LOK, Henry (?1557-?1609), of London and Acton, Mdx.
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Family and Education
English agent in Scotland by 1590-4.
Lok had a puritan upbringing, his mother being the friend and correspondent of John Knox. When she went to join Knox’s congregation in Geneva in 1557, she took him with her. After Knox had left Geneva in 1559 he wrote to Anne Lok:
as touching the remembrance of you, it cannot be, I say, the corporal absence of one year or two that can quench in my heart that familiar acquaintance in Christ Jesus, which half a year did engender, and almost two years did nourish and confirm.
She returned to London by way of Frankfurt in the spring of 1559, having written to Knox from Geneva expressing qualms at participating in what Knox called a ‘bastard religion’, and she retained her radical religious views throughout her life. Her second marriage was to the puritan Edward Dering. Her third, to Richard Prowse, provided her son with west country connexions, and a period of residence there would explain his wish, in 1594 and 1597, to obtain the collectorship of the diocese of Exeter, and his ability to furnish two lists of securities, in 1594, from among the gentlemen of Devon, Dorset and Cornwall. One of the lists contained the name of two of the members of the Prowse family. His connexion with the south-west was strengthened by his and his sister’s marriage into the same Cornish family.4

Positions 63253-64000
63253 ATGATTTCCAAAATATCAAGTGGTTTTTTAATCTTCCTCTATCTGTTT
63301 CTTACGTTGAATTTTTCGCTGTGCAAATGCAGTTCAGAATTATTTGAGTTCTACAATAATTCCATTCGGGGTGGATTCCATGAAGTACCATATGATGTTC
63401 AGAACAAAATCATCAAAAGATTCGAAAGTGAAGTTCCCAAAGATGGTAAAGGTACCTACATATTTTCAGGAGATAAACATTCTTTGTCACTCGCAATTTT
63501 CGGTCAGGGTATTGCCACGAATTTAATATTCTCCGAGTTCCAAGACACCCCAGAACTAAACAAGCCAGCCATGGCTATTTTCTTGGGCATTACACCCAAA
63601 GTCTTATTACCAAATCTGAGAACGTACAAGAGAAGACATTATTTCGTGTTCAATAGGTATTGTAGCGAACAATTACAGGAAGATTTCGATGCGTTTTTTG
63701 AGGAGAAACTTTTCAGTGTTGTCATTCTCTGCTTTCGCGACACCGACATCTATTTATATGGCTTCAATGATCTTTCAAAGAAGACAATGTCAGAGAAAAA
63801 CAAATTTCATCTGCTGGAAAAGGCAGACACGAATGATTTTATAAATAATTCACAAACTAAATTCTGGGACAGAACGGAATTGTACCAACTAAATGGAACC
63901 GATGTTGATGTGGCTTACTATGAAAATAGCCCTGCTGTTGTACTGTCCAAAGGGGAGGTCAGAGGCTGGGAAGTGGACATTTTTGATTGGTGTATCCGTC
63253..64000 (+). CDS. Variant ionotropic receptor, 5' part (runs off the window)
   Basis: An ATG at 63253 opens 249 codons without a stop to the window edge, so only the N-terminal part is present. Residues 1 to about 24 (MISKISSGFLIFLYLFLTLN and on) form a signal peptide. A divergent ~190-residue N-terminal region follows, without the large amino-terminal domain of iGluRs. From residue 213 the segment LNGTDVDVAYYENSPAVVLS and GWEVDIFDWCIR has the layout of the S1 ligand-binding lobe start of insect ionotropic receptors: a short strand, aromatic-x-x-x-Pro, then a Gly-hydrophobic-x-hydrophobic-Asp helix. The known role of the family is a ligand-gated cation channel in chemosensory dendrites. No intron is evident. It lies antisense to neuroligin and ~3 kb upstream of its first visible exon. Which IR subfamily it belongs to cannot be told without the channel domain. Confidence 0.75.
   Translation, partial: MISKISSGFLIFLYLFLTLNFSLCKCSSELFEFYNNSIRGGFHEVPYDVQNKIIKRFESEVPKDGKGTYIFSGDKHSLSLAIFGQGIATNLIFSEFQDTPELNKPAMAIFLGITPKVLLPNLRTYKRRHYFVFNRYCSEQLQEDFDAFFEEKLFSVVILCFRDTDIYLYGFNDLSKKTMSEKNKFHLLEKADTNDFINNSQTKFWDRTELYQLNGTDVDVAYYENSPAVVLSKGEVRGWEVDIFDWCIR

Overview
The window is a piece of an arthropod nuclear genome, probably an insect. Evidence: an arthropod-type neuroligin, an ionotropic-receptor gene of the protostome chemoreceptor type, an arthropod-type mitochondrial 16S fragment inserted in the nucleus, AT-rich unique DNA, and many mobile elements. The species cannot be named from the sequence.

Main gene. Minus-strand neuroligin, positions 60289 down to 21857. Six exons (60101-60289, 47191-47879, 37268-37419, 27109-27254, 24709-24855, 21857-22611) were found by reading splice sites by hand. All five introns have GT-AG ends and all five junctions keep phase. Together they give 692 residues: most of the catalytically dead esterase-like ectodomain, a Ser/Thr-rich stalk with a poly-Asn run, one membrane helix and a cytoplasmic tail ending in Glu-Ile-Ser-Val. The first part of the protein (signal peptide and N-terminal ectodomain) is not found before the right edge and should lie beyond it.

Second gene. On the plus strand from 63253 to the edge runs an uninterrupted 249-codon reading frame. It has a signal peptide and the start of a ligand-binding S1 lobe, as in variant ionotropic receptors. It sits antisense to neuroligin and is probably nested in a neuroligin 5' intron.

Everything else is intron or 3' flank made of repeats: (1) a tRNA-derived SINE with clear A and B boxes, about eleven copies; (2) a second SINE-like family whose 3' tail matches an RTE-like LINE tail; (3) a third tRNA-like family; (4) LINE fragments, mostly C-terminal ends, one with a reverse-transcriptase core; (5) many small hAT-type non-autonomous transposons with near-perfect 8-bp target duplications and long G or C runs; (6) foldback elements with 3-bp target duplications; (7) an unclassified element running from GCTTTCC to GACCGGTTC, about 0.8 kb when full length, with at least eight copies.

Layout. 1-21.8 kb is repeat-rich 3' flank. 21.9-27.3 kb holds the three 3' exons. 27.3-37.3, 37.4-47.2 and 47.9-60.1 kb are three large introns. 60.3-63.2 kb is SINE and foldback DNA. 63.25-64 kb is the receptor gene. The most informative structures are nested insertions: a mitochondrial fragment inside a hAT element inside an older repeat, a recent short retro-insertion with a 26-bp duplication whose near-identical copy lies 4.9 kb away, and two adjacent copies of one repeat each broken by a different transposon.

After some time at Oxford Lok went to court, possibly finding a place in the entourage of the 2nd Earl of Bedford, which would explain his later friendship with the Countess of Warwick. He is first mentioned as an agent in Scotland in February 1590. His mother’s religious beliefs, and her friendship with Knox had perhaps caused him to become sympathetic towards the presbyterian cause in Scotland, and made him a useful choice as a go-between in the English negotiations with the 5th Earl of Bothwell. In 1590 he was already employed in this manner. His immediate superior was Robert Bowes I, the English ambassador in Scotland, by whom he was employed on a mission to Glasgow in April 1591, and by whom he was sent in May of that year to report on the Scottish situation to Burghley. Later Lok received his instructions directly from Burghley.5